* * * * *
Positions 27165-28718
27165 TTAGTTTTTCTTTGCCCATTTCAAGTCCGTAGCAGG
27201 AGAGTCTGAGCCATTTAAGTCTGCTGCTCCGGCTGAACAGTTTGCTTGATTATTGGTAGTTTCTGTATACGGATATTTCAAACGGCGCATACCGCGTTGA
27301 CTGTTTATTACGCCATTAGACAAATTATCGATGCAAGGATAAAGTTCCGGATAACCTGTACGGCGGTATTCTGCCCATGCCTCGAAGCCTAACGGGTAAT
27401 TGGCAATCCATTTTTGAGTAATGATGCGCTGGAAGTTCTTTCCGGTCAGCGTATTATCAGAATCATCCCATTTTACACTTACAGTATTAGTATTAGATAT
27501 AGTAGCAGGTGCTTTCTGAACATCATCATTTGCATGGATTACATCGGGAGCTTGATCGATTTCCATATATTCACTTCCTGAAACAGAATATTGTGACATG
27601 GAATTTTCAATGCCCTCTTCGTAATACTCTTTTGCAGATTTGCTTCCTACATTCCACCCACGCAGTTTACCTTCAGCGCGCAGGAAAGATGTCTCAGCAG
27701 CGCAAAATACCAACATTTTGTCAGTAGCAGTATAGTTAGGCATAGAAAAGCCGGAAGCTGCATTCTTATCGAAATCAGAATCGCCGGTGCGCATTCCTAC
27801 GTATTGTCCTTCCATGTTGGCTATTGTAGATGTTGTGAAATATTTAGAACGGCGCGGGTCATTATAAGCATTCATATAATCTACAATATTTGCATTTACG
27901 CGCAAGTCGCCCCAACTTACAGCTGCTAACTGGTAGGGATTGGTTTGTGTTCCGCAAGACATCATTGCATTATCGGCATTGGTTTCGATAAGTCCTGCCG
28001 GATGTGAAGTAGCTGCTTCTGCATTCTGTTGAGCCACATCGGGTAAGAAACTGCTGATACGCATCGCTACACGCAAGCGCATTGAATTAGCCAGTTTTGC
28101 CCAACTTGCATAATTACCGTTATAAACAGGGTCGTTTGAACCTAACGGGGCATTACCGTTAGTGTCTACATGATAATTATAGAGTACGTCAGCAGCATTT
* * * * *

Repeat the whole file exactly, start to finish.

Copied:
Positions 27165-28718
27165 TTAGTTTTTCTTTGCCCATTTCAAGTCCGTAGCAGG
27201 AGAGTCTGAGCCATTTAAGTCTGCTGCTCCGGCTGAACAGTTTGCTTGATTATTGGTAGTTTCTGTATACGGATATTTCAAACGGCGCATACCGCGTTGA
27301 CTGTTTATTACGCCATTAGACAAATTATCGATGCAAGGATAAAGTTCCGGATAACCTGTACGGCGGTATTCTGCCCATGCCTCGAAGCCTAACGGGTAAT
27401 TGGCAATCCATTTTTGAGTAATGATGCGCTGGAAGTTCTTTCCGGTCAGCGTATTATCAGAATCATCCCATTTTACACTTACAGTATTAGTATTAGATAT
27501 AGTAGCAGGTGCTTTCTGAACATCATCATTTGCATGGATTACATCGGGAGCTTGATCGATTTCCATATATTCACTTCCTGAAACAGAATATTGTGACATG
27601 GAATTTTCAATGCCCTCTTCGTAATACTCTTTTGCAGATTTGCTTCCTACATTCCACCCACGCAGTTTACCTTCAGCGCGCAGGAAAGATGTCTCAGCAG
27701 CGCAAAATACCAACATTTTGTCAGTAGCAGTATAGTTAGGCATAGAAAAGCCGGAAGCTGCATTCTTATCGAAATCAGAATCGCCGGTGCGCATTCCTAC
27801 GTATTGTCCTTCCATGTTGGCTATTGTAGATGTTGTGAAATATTTAGAACGGCGCGGGTCATTATAAGCATTCATATAATCTACAATATTTGCATTTACG
27901 CGCAAGTCGCCCCAACTTACAGCTGCTAACTGGTAGGGATTGGTTTGTGTTCCGCAAGACATCATTGCATTATCGGCATTGGTTTCGATAAGTCCTGCCG
28001 GATGTGAAGTAGCTGCTTCTGCATTCTGTTGAGCCACATCGGGTAAGAAACTGCTGATACGCATCGCTACACGCAAGCGCATTGAATTAGCCAGTTTTGC
28101 CCAACTTGCATAATTACCGTTATAAACAGGGTCGTTTGAACCTAACGGGGCATTACCGTTAGTGTCTACATGATAATTATAGAGTACGTCAGCAGCATTT